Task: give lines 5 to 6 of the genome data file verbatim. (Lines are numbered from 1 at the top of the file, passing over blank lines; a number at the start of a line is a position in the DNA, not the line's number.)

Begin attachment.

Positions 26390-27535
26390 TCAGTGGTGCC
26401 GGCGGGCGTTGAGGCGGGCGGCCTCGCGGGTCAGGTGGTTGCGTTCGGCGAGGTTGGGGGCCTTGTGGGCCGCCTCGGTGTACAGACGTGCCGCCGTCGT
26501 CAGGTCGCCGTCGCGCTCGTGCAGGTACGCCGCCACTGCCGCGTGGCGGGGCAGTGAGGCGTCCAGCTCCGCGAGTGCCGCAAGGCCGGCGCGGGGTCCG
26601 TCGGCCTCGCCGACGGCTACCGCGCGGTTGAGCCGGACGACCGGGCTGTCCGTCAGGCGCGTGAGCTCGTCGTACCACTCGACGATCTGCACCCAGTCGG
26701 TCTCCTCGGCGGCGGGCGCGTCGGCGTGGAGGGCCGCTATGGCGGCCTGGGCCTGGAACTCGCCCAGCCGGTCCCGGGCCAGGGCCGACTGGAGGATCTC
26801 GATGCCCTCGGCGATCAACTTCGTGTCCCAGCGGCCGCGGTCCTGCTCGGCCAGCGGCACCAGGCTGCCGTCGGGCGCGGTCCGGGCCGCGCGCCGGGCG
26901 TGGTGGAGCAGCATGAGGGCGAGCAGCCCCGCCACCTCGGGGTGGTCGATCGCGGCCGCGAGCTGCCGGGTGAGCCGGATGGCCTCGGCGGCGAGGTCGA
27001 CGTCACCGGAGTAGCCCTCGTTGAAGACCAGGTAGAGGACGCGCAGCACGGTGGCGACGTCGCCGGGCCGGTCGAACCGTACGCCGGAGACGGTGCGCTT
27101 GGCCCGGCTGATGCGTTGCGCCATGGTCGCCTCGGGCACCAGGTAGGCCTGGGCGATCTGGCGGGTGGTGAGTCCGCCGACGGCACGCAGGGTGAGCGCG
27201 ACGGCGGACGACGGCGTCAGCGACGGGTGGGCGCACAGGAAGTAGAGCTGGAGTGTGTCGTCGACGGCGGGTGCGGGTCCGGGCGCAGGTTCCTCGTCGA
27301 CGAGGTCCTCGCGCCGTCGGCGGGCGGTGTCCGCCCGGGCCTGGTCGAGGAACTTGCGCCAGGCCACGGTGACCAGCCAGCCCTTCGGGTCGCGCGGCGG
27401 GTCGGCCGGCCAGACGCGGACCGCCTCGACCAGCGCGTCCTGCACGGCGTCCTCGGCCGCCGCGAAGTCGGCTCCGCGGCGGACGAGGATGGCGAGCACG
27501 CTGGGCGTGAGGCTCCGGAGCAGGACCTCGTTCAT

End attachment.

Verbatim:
26601 TCGGCCTCGCCGACGGCTACCGCGCGGTTGAGCCGGACGACCGGGCTGTCCGTCAGGCGCGTGAGCTCGTCGTACCACTCGACGATCTGCACCCAGTCGG
26701 TCTCCTCGGCGGCGGGCGCGTCGGCGTGGAGGGCCGCTATGGCGGCCTGGGCCTGGAACTCGCCCAGCCGGTCCCGGGCCAGGGCCGACTGGAGGATCTC